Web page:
For anyone that lives in an apartment or a space with no backyard, it's hard to picture being able to have an actual garden. With no ground, how can you expect things to grow?
The opposite is actually true, though. You don't need a full backyard to enjoy a home garden. In fact, learning about container gardening for beginners makes planting anywhere possible.
But what do you need? Where can you find the space to even put your container garden? Luckily, we're here to help.
Read on to learn all the container gardening tips you need to know.
Pick a Location
What you plant in your container garden is going to depend on its location in your home.
If you go with a sunny spot in your home, then planting things like arugula or hydrangeas isn't a smart idea. On the flip side, if you have a window that doesn't receive full sunlight then going with those plants would actually be a smart idea.
Knowing where you're planting your container garden and then choosing plants from there is a smart idea.
What Are You Planting?
After you know where your garden is going to be placed, it's time to decide exactly what you're going to be planting.
While seeds are a great way to start any kind of container garden, you may choose to opt for using sprouts to start with. If that's the case, a trip to the plant store is more than likely in order.
There are a few things to be on the lookout for.
Check the Roots
If you're not planting from seeds, make sure you check the roots of any plant you purchase. Some are going to be rootbound to their container, which is OK, but it can also get a lot worse.
If roots are mushy, discolored, or unhealthy looking then it might be best to put that plant back. The soil may also smell abnormal or have mold or fungi growing in it. Unless you know what's going on with the plant and can fix it yourself, it's best to leave it at the store.
Rootbound plants are often saved by being repotted in a bigger container.
Check the Sunlight and Moisture Needs
While researching the plants you'd like to have in your container garden beforehand is a great idea, the small tags in the plant's soil at the store usually offer adequate information.
You want to look for options that fit the conditions of your plant space, and options there are going to be happy with the moisture level they're likely to receive.
Moisture, low-light loving plants might enjoy a windowless bathroom. Drought-tolerant plants that love sunlight would do best placed in a windowsill that gets lots of direct sunshine.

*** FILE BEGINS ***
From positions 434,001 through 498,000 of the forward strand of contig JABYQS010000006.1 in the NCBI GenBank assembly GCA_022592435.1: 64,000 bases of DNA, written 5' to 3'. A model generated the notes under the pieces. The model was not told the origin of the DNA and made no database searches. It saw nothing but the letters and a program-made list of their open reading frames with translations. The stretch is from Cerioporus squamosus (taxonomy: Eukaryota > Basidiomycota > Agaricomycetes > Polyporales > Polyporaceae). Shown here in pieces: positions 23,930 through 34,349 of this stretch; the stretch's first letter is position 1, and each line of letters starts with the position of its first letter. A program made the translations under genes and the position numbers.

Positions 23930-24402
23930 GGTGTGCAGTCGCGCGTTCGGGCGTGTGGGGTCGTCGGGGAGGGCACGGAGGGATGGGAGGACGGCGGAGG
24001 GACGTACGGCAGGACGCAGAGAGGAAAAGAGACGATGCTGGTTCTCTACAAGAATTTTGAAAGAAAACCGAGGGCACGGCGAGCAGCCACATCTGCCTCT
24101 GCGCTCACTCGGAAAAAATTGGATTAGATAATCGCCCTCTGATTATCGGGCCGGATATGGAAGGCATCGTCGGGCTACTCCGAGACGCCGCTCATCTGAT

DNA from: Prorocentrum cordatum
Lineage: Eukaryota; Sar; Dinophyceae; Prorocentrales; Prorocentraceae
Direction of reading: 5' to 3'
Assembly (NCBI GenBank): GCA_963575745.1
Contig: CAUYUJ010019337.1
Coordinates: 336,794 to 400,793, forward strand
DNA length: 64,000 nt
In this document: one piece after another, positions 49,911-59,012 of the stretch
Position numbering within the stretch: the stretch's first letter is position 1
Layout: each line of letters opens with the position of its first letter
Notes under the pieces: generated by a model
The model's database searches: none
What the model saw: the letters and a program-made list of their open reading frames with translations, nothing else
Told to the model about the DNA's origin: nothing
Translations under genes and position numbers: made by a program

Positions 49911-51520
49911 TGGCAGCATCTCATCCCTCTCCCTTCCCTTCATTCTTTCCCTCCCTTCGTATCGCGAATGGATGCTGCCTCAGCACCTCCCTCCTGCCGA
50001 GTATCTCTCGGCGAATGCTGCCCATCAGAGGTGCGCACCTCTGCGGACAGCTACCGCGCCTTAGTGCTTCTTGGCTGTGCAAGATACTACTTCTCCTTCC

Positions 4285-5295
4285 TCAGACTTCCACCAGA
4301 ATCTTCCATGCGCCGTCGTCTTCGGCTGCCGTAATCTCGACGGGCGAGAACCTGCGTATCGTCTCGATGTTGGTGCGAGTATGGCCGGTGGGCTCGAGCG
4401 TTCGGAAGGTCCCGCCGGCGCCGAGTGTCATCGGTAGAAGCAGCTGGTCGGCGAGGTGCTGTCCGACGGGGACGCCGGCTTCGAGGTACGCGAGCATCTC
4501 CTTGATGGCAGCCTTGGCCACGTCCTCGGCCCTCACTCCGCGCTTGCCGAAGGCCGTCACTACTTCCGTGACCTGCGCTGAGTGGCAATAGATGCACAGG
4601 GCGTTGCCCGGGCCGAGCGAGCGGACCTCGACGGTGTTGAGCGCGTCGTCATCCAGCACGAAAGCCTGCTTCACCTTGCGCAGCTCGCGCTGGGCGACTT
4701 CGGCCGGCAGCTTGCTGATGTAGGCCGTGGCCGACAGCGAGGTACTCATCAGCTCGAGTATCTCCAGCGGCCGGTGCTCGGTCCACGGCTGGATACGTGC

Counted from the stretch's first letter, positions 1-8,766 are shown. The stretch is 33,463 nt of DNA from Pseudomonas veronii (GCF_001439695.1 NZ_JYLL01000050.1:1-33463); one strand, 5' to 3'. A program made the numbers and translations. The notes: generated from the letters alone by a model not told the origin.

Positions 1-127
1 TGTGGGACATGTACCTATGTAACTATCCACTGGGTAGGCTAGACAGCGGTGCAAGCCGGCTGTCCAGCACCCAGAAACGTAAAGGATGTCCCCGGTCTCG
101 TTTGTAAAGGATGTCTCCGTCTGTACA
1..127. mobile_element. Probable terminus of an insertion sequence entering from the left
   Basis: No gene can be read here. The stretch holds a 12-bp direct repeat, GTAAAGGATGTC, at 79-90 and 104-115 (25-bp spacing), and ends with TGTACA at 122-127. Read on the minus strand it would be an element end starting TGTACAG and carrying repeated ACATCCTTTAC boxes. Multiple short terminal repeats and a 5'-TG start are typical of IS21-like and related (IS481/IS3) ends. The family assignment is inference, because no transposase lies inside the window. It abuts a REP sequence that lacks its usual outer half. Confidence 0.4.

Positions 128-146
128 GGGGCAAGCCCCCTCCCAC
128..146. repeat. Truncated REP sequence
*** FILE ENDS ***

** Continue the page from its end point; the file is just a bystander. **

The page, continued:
Whatever you choose, make sure you know how much light and how much water they need.
Choose Your Containers
Once you have plants, it's time to grab the containers they'll be inhabiting. In almost every case, you need something with good drainage at the bottom. The material, however, depends on the plant.
For cacti and succulents, glass, plastic, and clay pots are your best bet. Shallow is always a good idea here, and lots of drainage holes are important.
For herbs and flowers, opt for plastic or wood containers. These plants enjoy deep pots since they have long roots.
Fruits and veggies love large containers with plenty of room to go. Decent drainage, like with succulents, is important here.
Finally, for houseplants like pothos or wandering jew, clay or plastic pots with medium depth are ideal.
Choose Your Soil Wisely
Finally, you have to choose your potting soil. A lot of mixes come pre-mixed and provide your plant with all the nutrients it needs, while others leave room for customization.
There are three main things to follow, though, depending on the plant's species.
Herbs, flowers, vegetables, and fruit love nutrient-dense soil. Sandy soil allows succulents of all kinds to dry out nicely. For starting seeds, reach for coconut fiber, vermiculite, or a well-draining medium.
You can also start your compost pile or join a local group and gain access to one.
It's Time to Get Planting
Finally, it's time to get your hands (or gloves) dirty. You're going to need all your materials handy, along with your plants and possibly a trowel for digging.
Once you've got everything arranged, it's time to get planting.
You can start by adding your soil to the bottom so it's nicely covered. It should be enough to allow nice padding for the plant's roots but not so much that the roots can be seen from the top of the pot.
When you remove your plants from their store containers you want to massage the roots a bit to get them ready to transplant. If you're starting from a seed, it's best to fill the container with soil under you're 1-2 inches from the top.
From there, add one to five seeds to one container, cover, and water.
There's More to Learn About Container Gardening for Beginners
Now that we've laid everything out for you, it's time to get started! The best part about container gardening for beginners, however, is that there is always something more to learn.
Gardening itself is such a huge pastime enjoyed by many, and it's something that always has new lessons to offer. This guide is sure to help you get started, but learning as you go is definitely something a lot of gardeners do.
To learn more about potential pot sizes you might need, check out our guide here.